Today is my sister's birthday. I should know. Twenty-eight years ago today, I spent the wee morning hours in the ER waiting room, puking my guts out. (At this point, it strikes me that if I truly desire to someday be a writer I should probably come up with a better phrase than "puking my guts out.")
Anyway, in honor of Sister Bone--as she is known in blogging circles--I proudly present this edition of Sibling Memories. It's sorta like home videos for the blog. Enjoy, and thanks again for having internet.
One of the first memories that comes to mind is the Telecommunications Treaty of 1987. This was where my Dad, in a sudden burst of King-Solomon-esque cut-the-baby-in-half wisdom, ruled that on odd numbered days my sister would get to watch what she wanted on TV. And on even numbered days, I could watch what I wanted.
In time, I realized that in months having thirty-one days, Sister Bone would get control over the TV on back-to-back days (I never watched so much Full House in my life), making this treaty completely unfair. Still, it remained binding under the reign of Dad The First and was quite inconvenient, at least until I starting driving and working and wasn't home as much.
Zoom forward to the Fourth of July, 1989. I was going to pick up my uncle and aunt who didn't have a car and bring them back to our house for the holiday festivities. Sister Bone and two of my younger cousins were in the car with me so that I could show off my new driving abilities.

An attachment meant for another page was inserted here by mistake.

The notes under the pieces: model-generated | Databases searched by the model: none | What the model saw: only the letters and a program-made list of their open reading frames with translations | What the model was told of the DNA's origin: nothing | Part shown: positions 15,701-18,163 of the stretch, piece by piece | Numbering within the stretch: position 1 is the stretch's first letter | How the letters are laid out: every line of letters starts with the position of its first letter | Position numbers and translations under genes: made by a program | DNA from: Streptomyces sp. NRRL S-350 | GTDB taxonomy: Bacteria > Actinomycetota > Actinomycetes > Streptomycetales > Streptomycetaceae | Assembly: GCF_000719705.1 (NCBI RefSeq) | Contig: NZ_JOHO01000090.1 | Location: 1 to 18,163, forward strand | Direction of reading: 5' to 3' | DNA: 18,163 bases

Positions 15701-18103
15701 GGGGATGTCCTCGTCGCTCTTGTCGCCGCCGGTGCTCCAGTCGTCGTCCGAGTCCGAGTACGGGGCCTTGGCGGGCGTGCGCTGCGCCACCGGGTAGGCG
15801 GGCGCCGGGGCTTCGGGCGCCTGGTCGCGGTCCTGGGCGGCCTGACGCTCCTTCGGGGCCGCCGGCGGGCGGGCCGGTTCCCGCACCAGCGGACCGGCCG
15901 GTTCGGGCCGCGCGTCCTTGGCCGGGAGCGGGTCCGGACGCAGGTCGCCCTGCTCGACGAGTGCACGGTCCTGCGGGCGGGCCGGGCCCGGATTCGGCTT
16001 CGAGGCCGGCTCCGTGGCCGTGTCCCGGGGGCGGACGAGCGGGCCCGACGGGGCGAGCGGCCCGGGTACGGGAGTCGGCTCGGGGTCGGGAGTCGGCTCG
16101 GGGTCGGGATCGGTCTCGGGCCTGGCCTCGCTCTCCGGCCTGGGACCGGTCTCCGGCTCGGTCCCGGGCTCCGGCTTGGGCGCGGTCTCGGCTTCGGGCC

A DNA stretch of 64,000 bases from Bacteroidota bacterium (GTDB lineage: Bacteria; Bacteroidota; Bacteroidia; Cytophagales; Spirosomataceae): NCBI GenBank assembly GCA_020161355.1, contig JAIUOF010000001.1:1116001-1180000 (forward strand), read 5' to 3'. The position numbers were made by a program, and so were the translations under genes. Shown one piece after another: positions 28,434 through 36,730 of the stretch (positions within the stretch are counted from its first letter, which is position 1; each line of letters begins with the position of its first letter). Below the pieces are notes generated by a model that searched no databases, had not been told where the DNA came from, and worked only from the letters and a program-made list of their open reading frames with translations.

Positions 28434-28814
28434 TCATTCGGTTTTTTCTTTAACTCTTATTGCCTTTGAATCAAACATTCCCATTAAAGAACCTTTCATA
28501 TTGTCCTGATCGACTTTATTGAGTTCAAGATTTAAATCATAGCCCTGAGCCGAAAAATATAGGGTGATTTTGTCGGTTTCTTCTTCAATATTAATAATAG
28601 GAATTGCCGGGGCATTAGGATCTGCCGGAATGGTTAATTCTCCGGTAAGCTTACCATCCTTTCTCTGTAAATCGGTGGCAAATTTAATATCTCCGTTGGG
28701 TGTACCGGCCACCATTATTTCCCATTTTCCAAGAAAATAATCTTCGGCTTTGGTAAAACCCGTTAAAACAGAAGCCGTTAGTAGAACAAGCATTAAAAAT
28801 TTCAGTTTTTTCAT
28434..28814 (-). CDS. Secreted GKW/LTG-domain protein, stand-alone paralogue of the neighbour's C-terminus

Soon after I put the car in reverse, we felt a jolt and heard the sound of crunching metal. I had backed into Mom's car. Terrified, I cautioned everyone in the car not to say anything until I figured out what to do. You know, because as long as no one told her, Mom surely wouldn't notice the huge dent in her driver's side door for weeks. Before I even got the words out of my mouth, Sister Bone was out of the car and running inside to tell on me.
Needless to say, no one was happier than me when Sister Bone's tattling phase finally ended, also known as the day she turned twenty-two. I really did enjoy having a sibling, though. So much so that I distinctly remember several times after Sister Bone was born begging Mom and Dad to have me a baby brother.
All along the way, we engaged in high-level psychological warfare. One of my favorites was when Dad would tell us we were not to touch each other. I would put my hands ever so close to Sister Bone's face and taunt her repeatedly with the words, "I'm not touching you. I'm not touching you." (You may have heard other kids using this, but I assure you I invented it.)
In turn, she would whine to Dad, "He's looking at me." And then I would be told that I was not to look at her. Thinking back sometimes, I'm amazed Dad The First didn't abdicate the throne.
Of course, times weren't always so good. There was the day I was playing a pickup football game and ran head first into the goalpost. I had a slight concussion and had to stay overnight in the hospital. A few weeks later, I found a letter Sister Bone--probably fourteen at the time--had written to me in a spiral notebook. All about how she missed me and was worried about me. I know, how mushy, right?
Sometimes I don't think a brother realizes what he means to his sister. And probably vice versa.
Happy birthday, sis. This concludes year twenty-eight of the Great Sibling Experiment of 1980. If Sister Bone read that line, she would probably say something like, "You're so weird." To which I would promptly reply, "I know you are but what am I."
"Or maybe head up north, to Knoxville, Tennessee. I know my baby sister has got a couch where I can sleep..."